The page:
Dr. Shawn Mattson, DVM, DVSc, BSc, is an ACVS board certified surgeon who practices at Moore and Company Veterinary Services www.mooreandco.com, a full service Equine hospital in Calgary, Alberta, Canada. Dr. Mattson was previously at the Ontario Veterinary College in Guelph, Ontario and has been with Moore and Company Veterinary Services for three years. Here he answers our reader\’s question regarding colic.
Question: My mare is five-years-old and was previously a race-trotter. Now she’s my trail horse. About five days ago, she was showing signs of colic and I was really scared. She got herself up and then I got her walking. I then syringed water in her mouth. When she seemed to be feeling better I put her away. But six days later when I pressed on her tummy by her hind legs, she turned to bite me, because it seems to hurt, on both sides. What does it mean and what should I do?
Answer: It certainly sounds like your horse suffered a mild colic episode. The horse was likely experiencing a gas or spasmodic colic and recovered on her own without the need for veterinary intervention. The majority of colics that we see are indeed medical in nature. It is important to remember, however, that you should always call your veterinarian if your horse does not improve, becomes more painful, depressed or is just not acting normally. What starts as a seemingly mild colic can quickly evolve into a situation much more serious and often the outcome with medical and/or surgical treatment is far better the sooner the horse is evaluated by a veterinarian.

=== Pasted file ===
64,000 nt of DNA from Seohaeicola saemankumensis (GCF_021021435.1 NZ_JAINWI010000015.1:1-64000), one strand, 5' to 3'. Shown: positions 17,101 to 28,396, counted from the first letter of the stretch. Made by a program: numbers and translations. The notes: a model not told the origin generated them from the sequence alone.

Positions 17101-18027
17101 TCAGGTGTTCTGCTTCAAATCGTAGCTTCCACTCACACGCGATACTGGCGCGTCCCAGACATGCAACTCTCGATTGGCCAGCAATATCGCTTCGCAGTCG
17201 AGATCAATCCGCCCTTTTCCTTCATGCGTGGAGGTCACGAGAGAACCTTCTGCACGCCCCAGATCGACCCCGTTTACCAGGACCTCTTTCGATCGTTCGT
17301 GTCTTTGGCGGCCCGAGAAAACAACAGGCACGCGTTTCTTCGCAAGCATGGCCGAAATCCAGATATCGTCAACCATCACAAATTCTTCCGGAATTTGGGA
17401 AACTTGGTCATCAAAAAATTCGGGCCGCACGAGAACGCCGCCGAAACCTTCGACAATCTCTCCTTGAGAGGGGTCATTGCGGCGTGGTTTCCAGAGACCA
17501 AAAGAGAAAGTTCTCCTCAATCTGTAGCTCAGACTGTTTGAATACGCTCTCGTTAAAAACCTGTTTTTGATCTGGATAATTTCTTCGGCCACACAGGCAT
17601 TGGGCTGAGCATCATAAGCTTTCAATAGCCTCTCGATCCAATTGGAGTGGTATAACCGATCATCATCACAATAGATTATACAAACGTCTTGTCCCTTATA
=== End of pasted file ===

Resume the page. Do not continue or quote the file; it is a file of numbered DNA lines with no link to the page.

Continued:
Colic is a general term that refers to abdominal pain. There are many different types of colic and they do not always relate to the gastrointestinal system. A horse exhibiting colic signs can also have pain arising from many different body systems, including the urinary, reproductive, musculoskeletal, and cardiovascular and respiratory systems. Therefore, it is difficult to state the cause of your mare’s behavior without examining the horse. It would be unusual for the symptoms that your horse exhibited six days later to be associated with the initial colic, since the time frame is quite long. The signs you are describing can be caused by a variety of problems (musculoskeletal, reproductive, behavioral etc). My best recommendation is that your horse should be thoroughly evaluated by your veterinarian if she continues to exhibit these symptoms.